author photo
By Bruce Sussman
Wed | Dec 9, 2020 | 11:22 AM PST

If your organization is attacked by nation-state backed threat actors, can those involved hide behind claims of diplomatic immunity?

The U.S. Ninth Circuit Court of Appeals just ruled that it can during a December 2020 decision.

Let's take a high-level look at the case between a U.S. based company and the nation of Qatar.

Revenge cyberattack allegedly launched by Qatar 

Elliott Broidy runs a U.S. based investment firm and sits on a U.S. Homeland Security (DHS) Advisory Council.

He also is an outspoken critic of Qatar and the regime's alleged ties to Iran and terrorism. According to the court case, his criticism of Qatar was flying in the face of that country's efforts to improve its image among U.S. government leaders.

Court documents say Qatar responded by launching a retaliatory cyberattack against his firm, called Broidy Capital Management (BCM):

"The centerpiece of Qatar's purported targeting of Broidy was a concerted series of cyberattacks aimed at BCM's California-based computer servers. In the latter half of 2017, Qatar retained the New York-based firm of Global Risk Advisors LLC ('GRA') to coordinate that effort, and GRA thereafter introduced Qatar 'to cyber mercenaries in various countries to coordinate technical aspects of the illegal
intrusion.' Thereafter, through a series of 'spearphishing' attacks aimed at several persons connected to Broidy, including his executive assistant, the hackers obtained access to BCM's Los Angeles-based servers. Beginning on January 16, 2018, and continuing through at least February 25, 2018, the hackers engaged in 'thousands' of instances of unauthorized access into BCM's servers and obtained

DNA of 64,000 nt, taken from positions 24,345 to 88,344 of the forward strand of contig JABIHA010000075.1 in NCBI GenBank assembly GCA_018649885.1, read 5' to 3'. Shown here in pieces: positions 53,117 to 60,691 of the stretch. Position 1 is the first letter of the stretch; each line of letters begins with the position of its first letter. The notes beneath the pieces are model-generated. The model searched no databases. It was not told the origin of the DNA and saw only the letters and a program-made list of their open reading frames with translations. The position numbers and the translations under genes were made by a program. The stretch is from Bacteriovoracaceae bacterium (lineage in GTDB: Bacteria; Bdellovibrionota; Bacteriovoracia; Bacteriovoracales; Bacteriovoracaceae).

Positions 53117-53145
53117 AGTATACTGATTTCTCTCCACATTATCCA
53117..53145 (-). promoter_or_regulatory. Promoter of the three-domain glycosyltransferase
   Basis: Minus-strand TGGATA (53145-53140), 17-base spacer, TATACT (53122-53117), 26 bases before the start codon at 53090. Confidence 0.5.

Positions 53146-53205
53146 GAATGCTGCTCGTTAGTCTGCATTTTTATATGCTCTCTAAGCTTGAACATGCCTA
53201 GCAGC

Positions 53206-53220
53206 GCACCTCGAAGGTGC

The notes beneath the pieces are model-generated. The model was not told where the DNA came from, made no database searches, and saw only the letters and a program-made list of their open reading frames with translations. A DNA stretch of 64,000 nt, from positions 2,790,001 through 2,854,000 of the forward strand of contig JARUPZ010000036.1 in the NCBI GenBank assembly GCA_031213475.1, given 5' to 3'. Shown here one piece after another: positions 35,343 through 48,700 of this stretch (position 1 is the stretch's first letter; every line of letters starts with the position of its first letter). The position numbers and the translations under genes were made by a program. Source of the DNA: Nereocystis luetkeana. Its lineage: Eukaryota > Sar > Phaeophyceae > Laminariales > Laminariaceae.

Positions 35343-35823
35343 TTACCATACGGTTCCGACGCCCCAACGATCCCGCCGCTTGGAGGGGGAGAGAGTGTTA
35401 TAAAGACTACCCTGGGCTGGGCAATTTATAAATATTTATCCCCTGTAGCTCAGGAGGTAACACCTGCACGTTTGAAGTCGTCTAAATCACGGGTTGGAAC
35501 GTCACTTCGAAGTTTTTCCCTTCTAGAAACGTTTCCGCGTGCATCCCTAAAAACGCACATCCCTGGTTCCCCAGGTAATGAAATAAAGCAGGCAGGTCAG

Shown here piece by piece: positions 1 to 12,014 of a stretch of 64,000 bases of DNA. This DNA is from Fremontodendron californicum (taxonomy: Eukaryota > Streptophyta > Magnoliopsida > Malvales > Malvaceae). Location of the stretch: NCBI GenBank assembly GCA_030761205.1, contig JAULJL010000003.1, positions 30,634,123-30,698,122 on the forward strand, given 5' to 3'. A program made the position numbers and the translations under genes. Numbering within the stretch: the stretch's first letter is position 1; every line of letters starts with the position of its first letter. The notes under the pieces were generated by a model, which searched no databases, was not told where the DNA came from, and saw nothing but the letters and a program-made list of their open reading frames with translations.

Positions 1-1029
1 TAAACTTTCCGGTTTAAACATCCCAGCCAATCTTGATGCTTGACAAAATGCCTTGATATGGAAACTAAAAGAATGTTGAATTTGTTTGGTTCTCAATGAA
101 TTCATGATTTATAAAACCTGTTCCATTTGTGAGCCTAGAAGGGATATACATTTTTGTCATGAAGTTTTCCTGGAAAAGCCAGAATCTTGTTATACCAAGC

'Plaintiffs' private communications, emails, documents and
intellectual property.'"

Attribution of a cyberattack can be difficult, and nation-states can usually cover their tracks. But operational security is often imperfect, and there were a couple of glitches in this case:

"Subsequent forensic investigation revealed that the hackers were largely able to hide the origins of the attacks on BCM's servers by routing their communications through Virtual Private Networks ('VPNs'). However, two brief glitches in the VPN system revealed that at least two attacks in February 2018 originated from an IP address in Doha, Qatar, that belongs to an internet service provider that is majority-owned by Qatar. Additional forensic analysis also established that persons using IP addresses from Vermont 'directly accessed Plaintiffs' servers 178 times from February 12, 2018 to February 25, 2018.' Plaintiffs contend that these Vermont-based attacks were direct, i.e., that they were not 'associated with VPNs or similar anonymization tools.'"

The Qatar-backed cyberattacks were successful, and hackers stole confidential information from the firm and then shopped it around to get it published: